This release is very special because it’s the first time that Nicole Claveloux’s short comic-book stories have ever been collected into English. If this edition is anything to go by, we’re keeping our fingers crossed that many more collections will follow.
Should you ever give up hope on finding Prince Charming? Can the act of undressing ever take so long it proves fatal? From a jealous bird that murders a newly arrived house plant, to a grouchy vegetable that dreams it’s a wild cat, to a rosy-cheeked baby who cheerfully shares his family’s talent for homicide, to a young girl whose fantasy about experiencing her first period assumes hallucinogenic Yellow Submarine-like dimensions, there isn’t a single frame in this book that isn’t a gloriously twisted, beautifully drawn vignette of imagination.
Originally published in the late 1970s, Claveloux’s work has a mesmerising, grand guignol-meets-tripped-out Lewis Carroll quality. Sometimes the stories are in colour and sometimes black-and-white, but everything she draws is richly detailed and exquisite, realistic and yet oddly grotesque. According to the interview at the back of this volume, Claveloux’s inspirations include Hieronymous Bosch, Gustave Dore and the vintage comic strip Little Nemo, and you can clearly see how she and her sometime-collaborator Edith Zha took those influences and sprinted into the sunset with them. There’s also a weird Moebius-does-Robert Crumb vibe to Claveloux’s art, so even though the stories in this collection are more psychedelia than sci-fi it isn’t surprising to discover that many of her early comics were published in Moebius’s stomping ground, the magazines Metal Hurlant and Heavy Metal.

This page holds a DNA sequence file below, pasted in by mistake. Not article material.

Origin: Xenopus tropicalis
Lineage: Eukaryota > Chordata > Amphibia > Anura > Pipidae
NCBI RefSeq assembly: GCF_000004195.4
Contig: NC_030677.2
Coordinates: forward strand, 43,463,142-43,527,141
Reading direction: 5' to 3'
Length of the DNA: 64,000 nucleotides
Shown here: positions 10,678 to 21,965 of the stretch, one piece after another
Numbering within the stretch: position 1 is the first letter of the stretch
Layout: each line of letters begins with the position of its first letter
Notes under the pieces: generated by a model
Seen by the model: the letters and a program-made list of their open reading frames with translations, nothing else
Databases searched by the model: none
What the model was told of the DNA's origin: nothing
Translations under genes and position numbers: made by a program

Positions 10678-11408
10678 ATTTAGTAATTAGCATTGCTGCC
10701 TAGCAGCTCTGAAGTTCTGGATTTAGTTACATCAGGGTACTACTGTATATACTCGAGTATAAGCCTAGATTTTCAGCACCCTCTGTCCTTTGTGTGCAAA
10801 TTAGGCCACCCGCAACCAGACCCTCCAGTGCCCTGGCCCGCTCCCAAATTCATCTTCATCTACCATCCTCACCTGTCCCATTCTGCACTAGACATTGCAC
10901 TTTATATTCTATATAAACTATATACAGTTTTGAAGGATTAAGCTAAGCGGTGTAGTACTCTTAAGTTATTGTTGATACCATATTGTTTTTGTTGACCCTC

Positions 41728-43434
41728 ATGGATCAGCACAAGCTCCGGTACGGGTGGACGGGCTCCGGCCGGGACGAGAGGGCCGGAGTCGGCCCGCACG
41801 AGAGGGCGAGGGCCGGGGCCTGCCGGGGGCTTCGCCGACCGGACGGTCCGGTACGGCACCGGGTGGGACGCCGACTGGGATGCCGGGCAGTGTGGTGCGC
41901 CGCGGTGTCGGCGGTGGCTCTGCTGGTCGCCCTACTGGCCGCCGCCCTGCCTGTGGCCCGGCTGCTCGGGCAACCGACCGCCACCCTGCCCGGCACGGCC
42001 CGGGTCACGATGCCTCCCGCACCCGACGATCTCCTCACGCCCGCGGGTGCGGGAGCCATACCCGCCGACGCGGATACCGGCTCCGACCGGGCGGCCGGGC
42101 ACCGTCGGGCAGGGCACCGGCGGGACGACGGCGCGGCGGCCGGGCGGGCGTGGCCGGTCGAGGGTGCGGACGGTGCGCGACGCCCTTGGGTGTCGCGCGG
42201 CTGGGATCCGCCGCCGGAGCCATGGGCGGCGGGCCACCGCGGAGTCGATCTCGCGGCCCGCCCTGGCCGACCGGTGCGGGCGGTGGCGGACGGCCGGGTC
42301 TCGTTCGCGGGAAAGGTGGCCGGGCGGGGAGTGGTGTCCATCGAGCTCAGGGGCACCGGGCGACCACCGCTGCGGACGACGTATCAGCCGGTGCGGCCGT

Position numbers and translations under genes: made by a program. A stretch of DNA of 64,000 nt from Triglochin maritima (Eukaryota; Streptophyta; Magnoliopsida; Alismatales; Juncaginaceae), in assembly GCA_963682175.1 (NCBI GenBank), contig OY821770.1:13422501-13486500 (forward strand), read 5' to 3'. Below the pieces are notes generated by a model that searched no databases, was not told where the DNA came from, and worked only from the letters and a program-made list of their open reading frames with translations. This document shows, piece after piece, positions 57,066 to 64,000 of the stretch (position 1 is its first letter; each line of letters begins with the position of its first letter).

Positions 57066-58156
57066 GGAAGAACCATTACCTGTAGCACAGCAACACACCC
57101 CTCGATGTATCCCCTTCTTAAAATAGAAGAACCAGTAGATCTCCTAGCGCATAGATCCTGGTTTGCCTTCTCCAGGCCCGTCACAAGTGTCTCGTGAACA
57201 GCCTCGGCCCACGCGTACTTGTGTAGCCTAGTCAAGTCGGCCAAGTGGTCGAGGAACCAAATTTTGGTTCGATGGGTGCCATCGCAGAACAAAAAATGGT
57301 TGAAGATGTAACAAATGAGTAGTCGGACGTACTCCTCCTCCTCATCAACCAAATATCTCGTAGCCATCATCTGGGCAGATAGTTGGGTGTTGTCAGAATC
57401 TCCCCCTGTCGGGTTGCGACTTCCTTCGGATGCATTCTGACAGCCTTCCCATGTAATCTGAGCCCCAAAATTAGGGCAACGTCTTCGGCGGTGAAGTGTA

In his succinct introduction, Ghost World’s Daniel Clowes compares Claveloux’s art to the early films of David Lynch and says that “Her work is difficult to talk about because it arouses feelings that can’t be quantified or explained”. He’s not wrong. This is a collection that both seduces and repels and connects with the reader on conscious and unconscious levels – if some of these stories seem narratively scant and lightweight, don’t be fooled: this is the kind of art that can be enjoyed on multiple levels and there’s a Jungian quicksand bubbling beneath the surface of every panel, waiting to sneak behind the eyes and explode the synapses of the unwary.
The only question that remains is - why has it taken so long for Nicole Claveloux to be translated into English? More please, tout suite!
THE GREEN HAND AND OTHER STORIES / AUTHOR: NICOLE CLAVELOUX / PUBLISHER: THE NEW YORK REVIEW OF BOOKS / RELEASE DATE: NOVEMBER 23RD